Cronnie Wisdom

Crone is "a phase in which you can be more authentic, more capable of making a difference in your family and in the greater world. Life gives you experience, and when you draw from it, that's true wisdom. By the time a woman is in her crone years, she is in an amazing position to be an influence. To change things for the better, to bring what she knows into a situation, to be able to say, 'Enough is enough.' You don't have to just go along with things, which is often a part of the middle years. You're often something of a loose cannon."
Jean Shinoda Bolen

Sunday, September 26, 2021

The Goddess Isis as the Crone


In the last Wise Crone Cottage Podcast (S2, #11), I discussed the stories of Greek goddesses who disguised themselves as old women. But Greece is not the only culture where this has occurred, Egypt has a similar myth. It’s part of a love story between two Egyptian gods: Isis and Osiris.

In Egyptian mythology, the goddess Isis was the child of Geb, the god of the earth, and Nut, the goddess of the sky.  Isis is usually depicted with huge sheltering wings. She is a healing and nurturing goddess, teaching women to grind corn, spin, and weave.  She also shares her ability to cure illness. Isis married one of her brothers, the god Osiris, and the pair ruled the world.  On a side note, incest was common in Greek and Egyptian mythology, and this story was no exception.

All goes well until, Osiris is murdered by his jealous, younger brother Set.  He is placed in a chest and thrown into the Nile River. Isis searches desperately throughout the land. She finally finds the casket. It is now lodged in a tree in Byblos. The king and queen of the city saw the tree at the shoreline.  Attracted by its beauty and the sweet scent of Osiris’ body, the queen asked that the tree be cut down and brought to the court .  There it served as the central pillar.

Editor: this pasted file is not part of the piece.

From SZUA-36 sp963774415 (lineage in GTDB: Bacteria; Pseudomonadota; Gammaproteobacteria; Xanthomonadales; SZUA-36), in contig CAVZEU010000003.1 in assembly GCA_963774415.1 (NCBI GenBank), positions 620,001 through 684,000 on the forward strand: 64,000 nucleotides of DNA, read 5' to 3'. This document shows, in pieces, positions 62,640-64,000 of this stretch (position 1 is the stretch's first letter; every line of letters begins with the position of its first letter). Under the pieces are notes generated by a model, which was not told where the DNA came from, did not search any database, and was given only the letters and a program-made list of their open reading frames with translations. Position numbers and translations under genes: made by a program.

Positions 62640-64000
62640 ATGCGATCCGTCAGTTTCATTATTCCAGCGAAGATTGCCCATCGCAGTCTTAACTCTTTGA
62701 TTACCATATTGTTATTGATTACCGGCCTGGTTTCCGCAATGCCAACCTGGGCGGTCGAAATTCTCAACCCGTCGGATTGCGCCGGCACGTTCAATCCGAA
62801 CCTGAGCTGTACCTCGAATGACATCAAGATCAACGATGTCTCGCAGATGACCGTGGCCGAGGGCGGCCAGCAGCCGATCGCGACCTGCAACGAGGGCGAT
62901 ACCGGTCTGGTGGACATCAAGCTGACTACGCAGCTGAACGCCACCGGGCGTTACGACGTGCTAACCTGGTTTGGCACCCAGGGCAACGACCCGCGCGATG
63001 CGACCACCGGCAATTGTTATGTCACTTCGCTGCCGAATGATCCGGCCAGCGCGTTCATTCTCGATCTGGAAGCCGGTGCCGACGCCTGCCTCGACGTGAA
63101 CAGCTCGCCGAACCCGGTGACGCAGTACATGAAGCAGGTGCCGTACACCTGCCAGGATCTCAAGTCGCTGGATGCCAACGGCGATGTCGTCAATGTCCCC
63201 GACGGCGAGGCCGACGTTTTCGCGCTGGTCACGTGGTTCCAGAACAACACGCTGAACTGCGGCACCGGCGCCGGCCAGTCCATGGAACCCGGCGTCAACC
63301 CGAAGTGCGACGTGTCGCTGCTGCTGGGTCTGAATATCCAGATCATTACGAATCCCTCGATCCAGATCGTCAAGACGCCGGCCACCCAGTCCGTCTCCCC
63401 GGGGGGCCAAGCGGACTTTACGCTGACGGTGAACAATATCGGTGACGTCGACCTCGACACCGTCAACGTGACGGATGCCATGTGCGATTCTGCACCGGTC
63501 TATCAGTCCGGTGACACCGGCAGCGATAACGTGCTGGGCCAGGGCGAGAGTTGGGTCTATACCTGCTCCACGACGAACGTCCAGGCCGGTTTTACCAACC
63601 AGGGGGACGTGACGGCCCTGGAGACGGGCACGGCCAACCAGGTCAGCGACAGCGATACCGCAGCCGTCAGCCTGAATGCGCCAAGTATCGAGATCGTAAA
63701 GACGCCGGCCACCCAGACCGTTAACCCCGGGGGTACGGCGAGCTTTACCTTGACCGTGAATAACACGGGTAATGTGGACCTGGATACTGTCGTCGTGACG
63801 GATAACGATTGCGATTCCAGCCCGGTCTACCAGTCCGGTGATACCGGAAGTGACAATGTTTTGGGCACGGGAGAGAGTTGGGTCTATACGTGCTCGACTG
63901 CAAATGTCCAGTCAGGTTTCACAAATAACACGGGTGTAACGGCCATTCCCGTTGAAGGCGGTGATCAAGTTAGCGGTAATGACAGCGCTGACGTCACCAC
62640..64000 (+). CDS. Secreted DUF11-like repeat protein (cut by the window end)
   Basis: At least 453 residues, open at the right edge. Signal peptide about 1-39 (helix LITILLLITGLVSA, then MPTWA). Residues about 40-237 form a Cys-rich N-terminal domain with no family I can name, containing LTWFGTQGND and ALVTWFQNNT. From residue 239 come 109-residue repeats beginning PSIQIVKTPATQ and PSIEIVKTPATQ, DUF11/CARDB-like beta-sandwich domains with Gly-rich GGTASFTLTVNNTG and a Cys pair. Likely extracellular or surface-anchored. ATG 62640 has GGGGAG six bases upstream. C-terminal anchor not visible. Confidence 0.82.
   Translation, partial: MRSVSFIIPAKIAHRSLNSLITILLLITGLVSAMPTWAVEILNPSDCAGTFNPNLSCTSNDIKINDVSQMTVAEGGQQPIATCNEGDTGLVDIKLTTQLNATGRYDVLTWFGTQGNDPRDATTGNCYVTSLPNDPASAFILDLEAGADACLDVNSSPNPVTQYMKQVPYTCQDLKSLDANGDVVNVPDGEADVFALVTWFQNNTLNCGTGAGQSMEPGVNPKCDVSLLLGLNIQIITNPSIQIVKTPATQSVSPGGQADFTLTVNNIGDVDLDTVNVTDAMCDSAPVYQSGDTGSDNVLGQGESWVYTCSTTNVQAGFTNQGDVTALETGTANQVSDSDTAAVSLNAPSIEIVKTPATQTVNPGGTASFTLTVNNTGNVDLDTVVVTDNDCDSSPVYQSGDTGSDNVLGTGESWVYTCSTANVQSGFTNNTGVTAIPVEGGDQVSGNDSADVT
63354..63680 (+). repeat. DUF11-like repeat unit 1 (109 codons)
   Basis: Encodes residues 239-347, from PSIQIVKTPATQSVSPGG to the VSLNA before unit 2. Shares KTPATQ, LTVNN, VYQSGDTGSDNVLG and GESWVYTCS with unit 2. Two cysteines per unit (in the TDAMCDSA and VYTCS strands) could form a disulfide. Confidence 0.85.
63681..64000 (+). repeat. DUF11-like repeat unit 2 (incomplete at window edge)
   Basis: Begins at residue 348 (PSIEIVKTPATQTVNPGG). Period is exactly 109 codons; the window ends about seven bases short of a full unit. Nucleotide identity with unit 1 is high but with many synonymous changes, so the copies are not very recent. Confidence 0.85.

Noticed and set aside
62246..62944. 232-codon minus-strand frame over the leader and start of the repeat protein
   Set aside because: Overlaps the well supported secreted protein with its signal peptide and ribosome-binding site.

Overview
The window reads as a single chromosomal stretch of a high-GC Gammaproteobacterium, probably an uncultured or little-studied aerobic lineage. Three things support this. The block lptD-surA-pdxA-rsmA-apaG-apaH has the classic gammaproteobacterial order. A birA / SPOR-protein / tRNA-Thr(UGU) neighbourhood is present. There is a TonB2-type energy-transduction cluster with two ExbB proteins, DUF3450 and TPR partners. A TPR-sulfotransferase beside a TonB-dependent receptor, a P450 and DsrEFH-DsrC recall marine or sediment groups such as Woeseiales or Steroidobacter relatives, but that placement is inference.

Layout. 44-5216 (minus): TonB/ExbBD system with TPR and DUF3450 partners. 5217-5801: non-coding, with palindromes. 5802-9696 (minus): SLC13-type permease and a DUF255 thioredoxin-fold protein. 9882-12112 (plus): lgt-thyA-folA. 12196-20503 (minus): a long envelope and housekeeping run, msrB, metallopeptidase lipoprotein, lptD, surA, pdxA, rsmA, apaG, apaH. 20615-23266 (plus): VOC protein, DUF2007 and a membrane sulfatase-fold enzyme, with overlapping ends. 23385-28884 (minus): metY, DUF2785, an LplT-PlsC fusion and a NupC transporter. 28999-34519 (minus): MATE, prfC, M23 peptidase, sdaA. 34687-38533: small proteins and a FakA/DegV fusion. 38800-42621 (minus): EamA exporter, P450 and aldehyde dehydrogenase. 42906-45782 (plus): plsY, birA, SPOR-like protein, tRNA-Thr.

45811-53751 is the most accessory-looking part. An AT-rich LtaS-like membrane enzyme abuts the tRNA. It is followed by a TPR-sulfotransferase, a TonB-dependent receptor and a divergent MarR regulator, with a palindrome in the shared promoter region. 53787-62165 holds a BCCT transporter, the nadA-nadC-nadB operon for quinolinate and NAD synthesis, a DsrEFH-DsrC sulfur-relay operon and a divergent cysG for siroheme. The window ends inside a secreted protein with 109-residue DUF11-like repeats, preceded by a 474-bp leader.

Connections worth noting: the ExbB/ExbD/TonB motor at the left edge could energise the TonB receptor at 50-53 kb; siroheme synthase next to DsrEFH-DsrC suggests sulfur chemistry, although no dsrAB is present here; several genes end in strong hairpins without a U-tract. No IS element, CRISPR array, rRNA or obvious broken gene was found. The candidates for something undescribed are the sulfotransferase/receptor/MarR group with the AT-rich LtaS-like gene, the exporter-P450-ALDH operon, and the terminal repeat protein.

Isis, now disguised as an old woman, befriends the queen’s handmaidens. They assist her in becoming the nursemaid to the young princes.  Isis is especially fond of one boy and seeks to make him immortal. This entailed holding him nightly in a mystical fire to burn away his mortally.  One night, the queen caught the old woman in the act.  Horrified she cursed the crone and sought to remove her from the court.  Isis then threw off her disguise, revealing herself as a goddess.  The queen and the king begged for her mercy, offering her anything to spare them.  Isis asked for the pillar in the courtyard which was then given to her.

Isis brings Osiris’s corpse back to Egypt and hides it in a swamp. Osiris is revived, but rather than being the “Lord of the Living,” he now becomes “Lord of the Dead.”  Seth finds the body, cuts it into 14 pieces and scatters each around the country. The story continues with Isis gathering the pieces of Osiris’s body and later healing him.